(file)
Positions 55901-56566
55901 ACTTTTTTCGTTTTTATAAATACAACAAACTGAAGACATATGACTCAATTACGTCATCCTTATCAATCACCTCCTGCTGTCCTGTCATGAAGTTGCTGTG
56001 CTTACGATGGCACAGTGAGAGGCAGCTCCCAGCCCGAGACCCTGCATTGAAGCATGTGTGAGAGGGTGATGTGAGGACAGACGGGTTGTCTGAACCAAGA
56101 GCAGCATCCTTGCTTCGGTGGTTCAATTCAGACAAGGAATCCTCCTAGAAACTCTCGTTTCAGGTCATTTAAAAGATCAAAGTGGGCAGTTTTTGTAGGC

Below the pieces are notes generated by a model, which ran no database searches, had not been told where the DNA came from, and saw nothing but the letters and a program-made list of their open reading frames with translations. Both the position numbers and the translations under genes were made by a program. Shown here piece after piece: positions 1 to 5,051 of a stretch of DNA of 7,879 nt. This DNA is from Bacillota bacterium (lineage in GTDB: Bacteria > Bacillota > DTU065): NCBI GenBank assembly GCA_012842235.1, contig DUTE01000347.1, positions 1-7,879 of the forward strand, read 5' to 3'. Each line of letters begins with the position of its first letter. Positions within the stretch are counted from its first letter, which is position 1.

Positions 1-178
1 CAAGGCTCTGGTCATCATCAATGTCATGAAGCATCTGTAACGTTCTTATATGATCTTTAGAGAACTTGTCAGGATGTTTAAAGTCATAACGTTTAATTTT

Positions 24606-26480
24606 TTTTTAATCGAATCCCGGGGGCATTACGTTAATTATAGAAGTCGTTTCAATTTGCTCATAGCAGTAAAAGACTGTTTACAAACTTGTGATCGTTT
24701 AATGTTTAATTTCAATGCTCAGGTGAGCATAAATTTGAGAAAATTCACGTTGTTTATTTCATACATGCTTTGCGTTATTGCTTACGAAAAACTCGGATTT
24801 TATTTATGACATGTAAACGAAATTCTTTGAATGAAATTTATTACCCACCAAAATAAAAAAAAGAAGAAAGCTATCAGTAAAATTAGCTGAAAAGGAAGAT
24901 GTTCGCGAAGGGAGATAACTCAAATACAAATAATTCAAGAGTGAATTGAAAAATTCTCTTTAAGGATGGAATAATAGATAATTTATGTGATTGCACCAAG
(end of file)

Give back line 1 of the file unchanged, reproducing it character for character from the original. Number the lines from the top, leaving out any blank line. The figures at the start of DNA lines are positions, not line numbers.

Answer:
Positions 55901-56566